+0:22:35.210,0:22:37.950
+and we support doing that
+
+0:22:37.950,0:22:41.020
+in a lot of ways it's like PCI
+where you can ask each individual device
+
+0:22:41.020,0:22:44.620
+whatís your ID and it comes back with an ID
+
+0:22:44.620,0:22:51.620
+you can use that to select the proper driver
+for each of the devices
+
+0:22:53.429,0:22:55.560
+so work is currently underway
+
+0:22:55.560,0:22:59.890
+and this is in various degrees of completion
+
+0:22:59.890,0:23:01.870
+there's some work being done to get the Broadcom
+
+0:23:01.870,0:23:04.309
+6000 series working well
+
+0:23:04.309,0:23:08.020
+
+
+0:23:08.020,0:23:08.580
+Cavium networks
+
+0:23:08.580,0:23:09.249
+has a full
+
+0:23:09.249,0:23:11.380
+Octeon port that supports
+
+0:23:11.380,0:23:12.510
+all the
+
+0:23:12.510,0:23:14.710
+members of the Octeon family
+
+0:23:14.710,0:23:15.809
+supports all the auxiliary
+
+0:23:15.809,0:23:17.250
+hardware that is on that
+
+0:23:17.250,0:23:19.610
+all the network packet
+
+0:23:19.610,0:23:26.610
+engine technology all the crypto technology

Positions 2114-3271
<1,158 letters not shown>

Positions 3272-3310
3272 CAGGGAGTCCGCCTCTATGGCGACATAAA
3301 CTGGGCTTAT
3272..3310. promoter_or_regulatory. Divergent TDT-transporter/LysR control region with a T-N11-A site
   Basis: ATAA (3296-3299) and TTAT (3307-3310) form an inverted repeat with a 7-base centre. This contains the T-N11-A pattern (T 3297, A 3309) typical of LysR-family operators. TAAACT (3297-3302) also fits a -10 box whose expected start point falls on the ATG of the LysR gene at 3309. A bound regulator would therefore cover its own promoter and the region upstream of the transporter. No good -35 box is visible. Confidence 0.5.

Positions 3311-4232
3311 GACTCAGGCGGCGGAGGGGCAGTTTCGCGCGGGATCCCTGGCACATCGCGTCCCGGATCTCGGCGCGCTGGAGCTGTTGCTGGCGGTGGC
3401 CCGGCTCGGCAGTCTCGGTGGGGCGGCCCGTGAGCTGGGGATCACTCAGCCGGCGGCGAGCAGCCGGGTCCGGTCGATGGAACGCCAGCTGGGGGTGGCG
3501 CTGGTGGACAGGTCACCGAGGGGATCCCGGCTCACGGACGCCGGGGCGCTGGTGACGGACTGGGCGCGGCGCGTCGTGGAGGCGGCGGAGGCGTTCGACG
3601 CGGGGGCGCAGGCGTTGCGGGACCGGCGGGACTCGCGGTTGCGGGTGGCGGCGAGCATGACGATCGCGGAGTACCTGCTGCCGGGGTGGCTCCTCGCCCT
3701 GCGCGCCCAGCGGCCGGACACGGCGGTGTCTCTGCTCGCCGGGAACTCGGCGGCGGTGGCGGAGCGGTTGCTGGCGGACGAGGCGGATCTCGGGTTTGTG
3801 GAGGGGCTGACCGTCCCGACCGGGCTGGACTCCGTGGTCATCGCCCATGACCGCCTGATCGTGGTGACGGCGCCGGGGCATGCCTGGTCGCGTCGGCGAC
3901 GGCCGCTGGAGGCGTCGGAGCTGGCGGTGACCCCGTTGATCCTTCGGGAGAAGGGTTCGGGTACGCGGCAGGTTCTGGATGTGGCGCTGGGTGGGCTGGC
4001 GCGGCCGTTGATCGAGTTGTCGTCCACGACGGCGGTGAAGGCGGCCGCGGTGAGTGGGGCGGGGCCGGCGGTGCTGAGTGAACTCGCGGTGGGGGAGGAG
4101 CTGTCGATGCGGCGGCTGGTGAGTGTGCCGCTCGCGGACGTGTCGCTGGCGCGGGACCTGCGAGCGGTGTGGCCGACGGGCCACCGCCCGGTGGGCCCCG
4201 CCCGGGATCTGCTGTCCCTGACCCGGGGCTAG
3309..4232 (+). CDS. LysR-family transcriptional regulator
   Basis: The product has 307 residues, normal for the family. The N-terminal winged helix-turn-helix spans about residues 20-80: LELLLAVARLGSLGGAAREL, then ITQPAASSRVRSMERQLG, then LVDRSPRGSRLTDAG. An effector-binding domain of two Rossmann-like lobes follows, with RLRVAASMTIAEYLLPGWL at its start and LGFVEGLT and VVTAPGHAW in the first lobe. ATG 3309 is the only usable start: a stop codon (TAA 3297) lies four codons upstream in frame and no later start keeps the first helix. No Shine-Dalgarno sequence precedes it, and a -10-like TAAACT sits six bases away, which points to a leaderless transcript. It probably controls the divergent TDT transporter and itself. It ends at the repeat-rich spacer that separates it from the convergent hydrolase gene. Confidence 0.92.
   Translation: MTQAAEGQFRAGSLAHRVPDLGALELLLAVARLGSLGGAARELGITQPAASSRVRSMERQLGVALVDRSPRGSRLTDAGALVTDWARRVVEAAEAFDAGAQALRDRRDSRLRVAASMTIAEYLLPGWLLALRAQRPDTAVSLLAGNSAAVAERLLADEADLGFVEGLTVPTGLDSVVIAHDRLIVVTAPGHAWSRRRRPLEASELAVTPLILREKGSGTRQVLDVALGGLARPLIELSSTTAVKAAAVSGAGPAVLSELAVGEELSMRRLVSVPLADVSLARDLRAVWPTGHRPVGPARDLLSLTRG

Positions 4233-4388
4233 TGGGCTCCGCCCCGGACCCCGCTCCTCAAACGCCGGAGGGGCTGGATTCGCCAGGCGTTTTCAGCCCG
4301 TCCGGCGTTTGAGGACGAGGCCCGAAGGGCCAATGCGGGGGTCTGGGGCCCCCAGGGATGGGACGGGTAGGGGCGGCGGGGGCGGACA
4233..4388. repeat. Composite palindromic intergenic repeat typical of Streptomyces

+that the MIPS
+
+0:23:26.640,0:23:28.990
+multi core MIPS products have
+
+0:23:28.990,0:23:31.820
+one problem though is
+
+0:23:31.820,0:23:34.320
+that it was taken with the old MIPS 2 snapshot
+
+0:23:34.320,0:23:40.770
+and it is against FreeBSD thatís about
+22 months old at this point
+
+0:23:40.770,0:23:44.590
+so even though the port itself is fairly good
+but it's a fairly old version of
+
+0:23:44.590,0:23:48.880
+FreeBSD so
+
+0:23:48.880,0:23:51.840
+it's a lot of work to bring it forward
+I'm working on the Audigy
+
+0:23:51.840,0:23:54.950
+Au 1xxx port
+
+0:23:54.950,0:24:00.830
+which is languishing for a lack lo time
+
+0:24:00.830,0:24:07.380
+Oleksandr Tymoshenko has gone to work with
+a couple of other people
+
+0:24:07.380,0:24:14.380
+whose name are escaping me Dan White
+
+0:24:18.880,0:24:19.410
+um-hum
+
+0:24:19.410,0:24:21.730
+yeah just look Dan on the new Atheros
+
+0:24:21.730,0:24:22.880
+AR7000 and
+
+0:24:22.880,0:24:28.530
+AR9000 parts
+so this is just a
+
+0:24:28.530,0:24:30.300
+wondering list of what I'm working on
+
+0:24:30.300,0:24:37.300
+you can read it or I can read it
+so I'll just go to the next slide
+
+0:24:44.260,0:24:46.660
+we have a pseudo console working
+
+0:24:46.660,0:24:49.040
+we have the NIC working
+
+0:24:49.040,0:24:51.920
+there's some stability issues
+
+0:24:51.920,0:24:52.769
+that Oleksandr is
+
+0:24:52.769,0:24:58.990
+looking into he's trying to figure out
+
+0:24:58.990,0:25:01.530
+what's causing the underling
+
+0:25:01.530,0:25:03.910
+stability issues
+
+0:25:03.910,0:25:07.299
+this work is being done in the
+
+0:25:07.299,0:25:10.890
+FreeBSD SV repository
+
+0:25:10.890,0:25:14.460
+although not in the naming tree
+one of the things that
+
+0:25:14.460,0:25:21.460